The Vaaren Vaaren Seemaraja track seems to have been written to convey quite a few messages. Was this written with your image in kind?
An opening song can either be about the character, or about something we want to convey. Be it VVS, Rajini Murugan or Seemaraja, all of them have songs that talk about the character. I don't think there's anything wrong in conveying a message. I feel it helps the writers connect with the audience.
The stalking scenes in Remo came under a bit of fire. You have also said you won't do bar songs anymore. Are you having to be quite cautious about what you do on screen?
Of course. When there’s reach, there’s responsibility. I think it’s a blessing when people express interest to see my film without such elements. You learn about these things after you come into the industry. I have learned a lot at each stage, and this is a natural evolution.
Your first productional venture, Kanaa, is an offbeat film. Films that feature you as an actor though seem to going further away from that territory.
I can't announce that I want a certain type of script (laughs). From the business perspective, we're just supplying for the demand. If I want to do something new, it has to appeal to everyone, and has to work financially.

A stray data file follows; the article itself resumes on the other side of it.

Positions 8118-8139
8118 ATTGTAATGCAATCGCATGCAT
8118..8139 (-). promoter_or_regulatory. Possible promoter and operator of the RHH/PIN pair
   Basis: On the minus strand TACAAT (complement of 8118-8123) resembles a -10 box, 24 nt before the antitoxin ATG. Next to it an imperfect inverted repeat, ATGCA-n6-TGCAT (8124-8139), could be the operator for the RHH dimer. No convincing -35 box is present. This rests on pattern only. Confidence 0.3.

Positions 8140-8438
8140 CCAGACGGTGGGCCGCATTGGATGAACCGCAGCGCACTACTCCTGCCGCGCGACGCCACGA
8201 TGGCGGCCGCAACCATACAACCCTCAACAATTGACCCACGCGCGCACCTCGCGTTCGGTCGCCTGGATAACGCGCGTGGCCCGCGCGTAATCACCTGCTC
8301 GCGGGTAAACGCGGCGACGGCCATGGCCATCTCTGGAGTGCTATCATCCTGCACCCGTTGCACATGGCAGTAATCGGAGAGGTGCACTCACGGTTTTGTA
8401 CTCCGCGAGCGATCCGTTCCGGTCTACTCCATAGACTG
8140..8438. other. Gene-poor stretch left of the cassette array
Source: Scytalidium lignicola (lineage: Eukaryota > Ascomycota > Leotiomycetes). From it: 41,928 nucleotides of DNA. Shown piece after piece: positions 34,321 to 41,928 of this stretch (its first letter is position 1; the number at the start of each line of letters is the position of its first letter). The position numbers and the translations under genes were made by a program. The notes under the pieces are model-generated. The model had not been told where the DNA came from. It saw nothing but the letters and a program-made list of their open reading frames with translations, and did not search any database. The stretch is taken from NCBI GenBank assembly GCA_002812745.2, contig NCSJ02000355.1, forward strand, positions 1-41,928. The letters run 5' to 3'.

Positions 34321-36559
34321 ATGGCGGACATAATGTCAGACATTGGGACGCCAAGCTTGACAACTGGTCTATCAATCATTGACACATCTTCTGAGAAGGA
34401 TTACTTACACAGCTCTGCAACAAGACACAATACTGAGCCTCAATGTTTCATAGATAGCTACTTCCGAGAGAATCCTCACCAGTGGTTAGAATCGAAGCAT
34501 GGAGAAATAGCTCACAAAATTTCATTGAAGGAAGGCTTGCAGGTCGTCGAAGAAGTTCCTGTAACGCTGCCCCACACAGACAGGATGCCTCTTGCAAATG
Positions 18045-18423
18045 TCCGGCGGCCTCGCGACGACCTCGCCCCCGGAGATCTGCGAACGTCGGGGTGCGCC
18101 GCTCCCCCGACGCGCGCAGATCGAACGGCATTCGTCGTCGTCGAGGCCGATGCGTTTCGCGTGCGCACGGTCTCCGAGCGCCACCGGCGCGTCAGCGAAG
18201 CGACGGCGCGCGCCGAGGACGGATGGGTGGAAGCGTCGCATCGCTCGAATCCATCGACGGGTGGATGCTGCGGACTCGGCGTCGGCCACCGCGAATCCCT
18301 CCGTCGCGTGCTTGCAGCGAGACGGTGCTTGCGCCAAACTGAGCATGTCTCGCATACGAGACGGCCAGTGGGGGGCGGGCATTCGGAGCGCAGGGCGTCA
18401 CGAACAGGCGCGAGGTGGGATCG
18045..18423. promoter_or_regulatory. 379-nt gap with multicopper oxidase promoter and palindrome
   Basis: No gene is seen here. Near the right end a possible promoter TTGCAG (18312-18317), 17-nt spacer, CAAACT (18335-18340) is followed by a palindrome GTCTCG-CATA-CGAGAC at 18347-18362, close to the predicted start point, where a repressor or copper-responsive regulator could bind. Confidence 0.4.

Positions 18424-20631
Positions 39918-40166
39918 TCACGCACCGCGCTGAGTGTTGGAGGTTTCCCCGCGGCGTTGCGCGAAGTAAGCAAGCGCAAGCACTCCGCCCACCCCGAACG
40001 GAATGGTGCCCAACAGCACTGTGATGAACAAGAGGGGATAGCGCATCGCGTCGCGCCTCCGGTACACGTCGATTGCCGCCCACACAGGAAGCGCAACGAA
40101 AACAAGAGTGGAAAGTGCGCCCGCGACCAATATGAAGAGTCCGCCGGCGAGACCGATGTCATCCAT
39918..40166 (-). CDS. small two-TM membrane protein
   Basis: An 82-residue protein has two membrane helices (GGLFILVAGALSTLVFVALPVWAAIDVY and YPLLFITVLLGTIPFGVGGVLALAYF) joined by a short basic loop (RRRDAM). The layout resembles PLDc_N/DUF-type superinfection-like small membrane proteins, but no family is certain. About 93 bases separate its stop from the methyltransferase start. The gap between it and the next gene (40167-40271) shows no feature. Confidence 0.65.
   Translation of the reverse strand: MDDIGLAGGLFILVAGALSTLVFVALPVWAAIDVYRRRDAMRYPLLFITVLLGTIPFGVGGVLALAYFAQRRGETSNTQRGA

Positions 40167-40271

How do you sustain your interest in formula films?
I try to do something different with each film. When I tried that in Remo, stalking nu route-a maathitange. For a man to play a young woman isn't easy; I still don't know why people didn’t speak about it at length, but it’s okay. Kids loved it, and when women meet me, they say, 'Anna, ponnu veshathula semmeya pannirunthinga.’ While on the topic, my upcoming sci-fi film is something we have never seen in South Indian cinema. Commercial films aren’t easy to make.
What do you think is the reason for your success?
I was working in TV for five years and that brought me close to the people. It gave them the confidence to come to theatres. People around me don’t praise me to the skies. My closest friends are those from my college days, and I still go out for films and ice-cream with them. My parents taught me to value people over money. My films have achieved success, I haven't. I think there's a long way to go for me.
Tell us about your future projects.
I've finished 40 days of shoot for the sci-fi film with Ravikumar. It's a result of two years of pre-production. We're keen on giving quality content. The film with Rajesh is a pucca rom-com. The film has a well-known cast, and after a long time, I'm doing a fun film.
So far, you’ve had Anirudh do your urban films and Imman do your rural films. You're breaking that with your next films, which have music by AR Rahman and Hip Hop Tamizha.
It just turned out that way. What I share with them is beyond the films we work on. Both Anirudh and Imman sir wanted me to work with Rahman sir. Anirudh would often say I should do this and that he should do a film with Rajini sir. I’m glad both have happened almost at the same time.